All California colleges, private and public, will adopt a victim-centered approach to sexual assault policies on campuses if a proposed new bill passes muster. Senate Bill 967 is intended to shift more of the burden to the accused to prove he or she obtained consent, rather than leave it to the victim to prove they did not give consent to a sexual encounter. Additionally, the bill has a clause directed at banning being drunk as a defense for alleged perpetrators, and wording that outlines how consent is not considered to be given if a person is unable to communicate, or is asleep or incapacitated.
The bill has the backing and participation of the California Coalition Against Sexual Assault, which hopes to stop sexual assaults being trivialized on college campuses. Assaults are not the norm. They are not part of the University experience, nor should they be overlooked as being business as usual.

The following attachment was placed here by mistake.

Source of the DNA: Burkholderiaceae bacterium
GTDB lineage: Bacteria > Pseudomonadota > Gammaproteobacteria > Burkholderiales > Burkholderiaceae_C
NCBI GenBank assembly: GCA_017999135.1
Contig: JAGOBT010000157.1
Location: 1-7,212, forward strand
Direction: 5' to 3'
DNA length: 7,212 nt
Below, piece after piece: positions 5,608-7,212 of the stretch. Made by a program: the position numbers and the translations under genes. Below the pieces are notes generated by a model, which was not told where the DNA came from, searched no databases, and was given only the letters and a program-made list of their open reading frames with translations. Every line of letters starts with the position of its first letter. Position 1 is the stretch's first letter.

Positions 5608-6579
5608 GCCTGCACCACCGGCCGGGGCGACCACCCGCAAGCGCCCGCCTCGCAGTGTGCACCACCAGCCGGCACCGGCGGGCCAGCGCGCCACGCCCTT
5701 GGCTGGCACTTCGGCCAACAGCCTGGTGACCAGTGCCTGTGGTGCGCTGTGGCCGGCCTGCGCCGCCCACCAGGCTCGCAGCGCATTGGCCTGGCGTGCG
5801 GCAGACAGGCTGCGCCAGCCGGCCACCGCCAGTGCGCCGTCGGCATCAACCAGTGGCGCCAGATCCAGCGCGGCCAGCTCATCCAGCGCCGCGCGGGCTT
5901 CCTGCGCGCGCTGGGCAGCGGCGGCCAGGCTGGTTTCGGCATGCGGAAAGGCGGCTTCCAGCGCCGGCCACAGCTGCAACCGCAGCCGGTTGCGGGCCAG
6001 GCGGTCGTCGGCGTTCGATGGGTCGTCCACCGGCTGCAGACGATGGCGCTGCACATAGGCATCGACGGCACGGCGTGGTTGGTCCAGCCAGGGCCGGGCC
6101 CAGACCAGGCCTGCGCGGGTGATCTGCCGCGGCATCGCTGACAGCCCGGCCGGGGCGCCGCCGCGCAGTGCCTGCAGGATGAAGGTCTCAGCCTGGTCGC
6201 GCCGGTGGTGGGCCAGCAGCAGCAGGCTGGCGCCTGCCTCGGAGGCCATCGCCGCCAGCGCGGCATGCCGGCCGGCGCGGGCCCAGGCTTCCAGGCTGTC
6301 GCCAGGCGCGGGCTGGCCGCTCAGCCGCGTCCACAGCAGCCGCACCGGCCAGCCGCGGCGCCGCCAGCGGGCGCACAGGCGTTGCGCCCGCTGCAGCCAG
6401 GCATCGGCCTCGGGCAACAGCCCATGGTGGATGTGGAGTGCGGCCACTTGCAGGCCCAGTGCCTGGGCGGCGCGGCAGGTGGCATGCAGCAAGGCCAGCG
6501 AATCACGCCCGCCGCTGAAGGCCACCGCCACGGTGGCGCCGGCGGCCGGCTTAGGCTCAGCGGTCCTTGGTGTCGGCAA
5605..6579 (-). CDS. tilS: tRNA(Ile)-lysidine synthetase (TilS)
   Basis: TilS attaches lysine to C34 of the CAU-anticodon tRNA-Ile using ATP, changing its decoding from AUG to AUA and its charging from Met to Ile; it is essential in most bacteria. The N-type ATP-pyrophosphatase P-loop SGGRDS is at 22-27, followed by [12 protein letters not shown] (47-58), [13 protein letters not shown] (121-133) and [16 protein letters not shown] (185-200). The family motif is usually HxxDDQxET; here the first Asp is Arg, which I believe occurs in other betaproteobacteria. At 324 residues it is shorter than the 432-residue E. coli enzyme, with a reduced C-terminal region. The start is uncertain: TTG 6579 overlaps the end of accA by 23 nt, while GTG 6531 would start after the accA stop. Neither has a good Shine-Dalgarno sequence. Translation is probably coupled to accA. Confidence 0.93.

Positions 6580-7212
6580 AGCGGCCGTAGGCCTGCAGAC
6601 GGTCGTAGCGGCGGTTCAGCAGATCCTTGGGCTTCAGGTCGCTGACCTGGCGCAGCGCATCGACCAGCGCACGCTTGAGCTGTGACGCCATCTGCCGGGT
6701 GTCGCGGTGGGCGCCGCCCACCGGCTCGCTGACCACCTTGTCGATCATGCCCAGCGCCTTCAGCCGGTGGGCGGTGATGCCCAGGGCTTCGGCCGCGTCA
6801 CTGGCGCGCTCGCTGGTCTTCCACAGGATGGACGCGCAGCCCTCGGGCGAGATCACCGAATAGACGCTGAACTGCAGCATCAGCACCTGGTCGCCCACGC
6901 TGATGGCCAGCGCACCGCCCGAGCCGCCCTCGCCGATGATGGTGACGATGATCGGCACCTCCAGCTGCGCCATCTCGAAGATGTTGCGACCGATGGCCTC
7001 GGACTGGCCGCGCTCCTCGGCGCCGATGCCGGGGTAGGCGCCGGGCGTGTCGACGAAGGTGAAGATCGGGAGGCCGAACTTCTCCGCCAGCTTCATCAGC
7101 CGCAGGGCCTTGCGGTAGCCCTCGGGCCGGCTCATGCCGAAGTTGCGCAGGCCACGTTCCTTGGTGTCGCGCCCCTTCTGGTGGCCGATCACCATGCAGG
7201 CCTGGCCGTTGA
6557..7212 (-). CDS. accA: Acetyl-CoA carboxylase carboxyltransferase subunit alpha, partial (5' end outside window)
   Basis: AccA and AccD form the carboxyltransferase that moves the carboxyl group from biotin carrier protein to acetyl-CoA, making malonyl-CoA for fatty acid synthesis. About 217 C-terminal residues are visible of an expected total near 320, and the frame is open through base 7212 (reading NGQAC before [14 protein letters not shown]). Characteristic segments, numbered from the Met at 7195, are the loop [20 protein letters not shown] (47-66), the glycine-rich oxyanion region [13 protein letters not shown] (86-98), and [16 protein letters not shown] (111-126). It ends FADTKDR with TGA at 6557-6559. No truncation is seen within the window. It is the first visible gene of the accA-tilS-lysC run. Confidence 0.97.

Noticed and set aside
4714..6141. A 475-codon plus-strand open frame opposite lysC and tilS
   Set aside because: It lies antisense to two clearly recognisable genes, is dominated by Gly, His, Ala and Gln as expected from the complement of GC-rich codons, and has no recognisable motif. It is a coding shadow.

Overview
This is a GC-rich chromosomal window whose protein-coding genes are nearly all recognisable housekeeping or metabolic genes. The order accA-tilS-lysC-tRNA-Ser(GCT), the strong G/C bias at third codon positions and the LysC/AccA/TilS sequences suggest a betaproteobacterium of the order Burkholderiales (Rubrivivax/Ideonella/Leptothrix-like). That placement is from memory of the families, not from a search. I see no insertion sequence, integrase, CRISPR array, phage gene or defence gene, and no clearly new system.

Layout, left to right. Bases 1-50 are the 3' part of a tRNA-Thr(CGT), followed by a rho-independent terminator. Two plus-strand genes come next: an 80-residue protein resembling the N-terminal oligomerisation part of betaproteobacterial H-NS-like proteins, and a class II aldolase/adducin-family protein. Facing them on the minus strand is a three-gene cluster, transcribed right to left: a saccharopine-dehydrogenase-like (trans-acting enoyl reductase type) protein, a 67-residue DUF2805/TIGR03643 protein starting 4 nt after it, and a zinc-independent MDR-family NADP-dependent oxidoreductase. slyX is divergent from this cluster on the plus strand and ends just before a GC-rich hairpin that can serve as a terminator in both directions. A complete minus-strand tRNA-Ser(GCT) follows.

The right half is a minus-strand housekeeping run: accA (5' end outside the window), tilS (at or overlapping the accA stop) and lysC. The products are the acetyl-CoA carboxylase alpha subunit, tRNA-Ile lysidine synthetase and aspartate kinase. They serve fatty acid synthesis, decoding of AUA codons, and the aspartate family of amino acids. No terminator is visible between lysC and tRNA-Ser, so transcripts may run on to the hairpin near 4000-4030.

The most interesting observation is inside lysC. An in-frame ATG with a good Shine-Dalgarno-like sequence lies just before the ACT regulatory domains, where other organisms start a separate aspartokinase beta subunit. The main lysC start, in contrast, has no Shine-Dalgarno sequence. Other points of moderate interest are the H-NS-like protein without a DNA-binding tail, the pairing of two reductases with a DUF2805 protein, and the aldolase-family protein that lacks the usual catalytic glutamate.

It is time to do something about them, and not keep them in the dark or expose them to the public as shameful sex scandals. It’s long past time for the accused to bear the burden of proof in these cases, as well. “No” still means “No”; it should not up to the victim to prove that, and as a result, to be put in a disadvantageous position from the start.
If the review of the bill goes well, it is expected to be signed by the governor in September, with expectations the bill could become law in January. It’s a breath of fresh air to have what should be commonsense human rights enshrined as a law to protect victims of sexual assault. If you have been assaulted, speak to an experienced injury lawyer. You have rights. Protect them—for yourself and for others.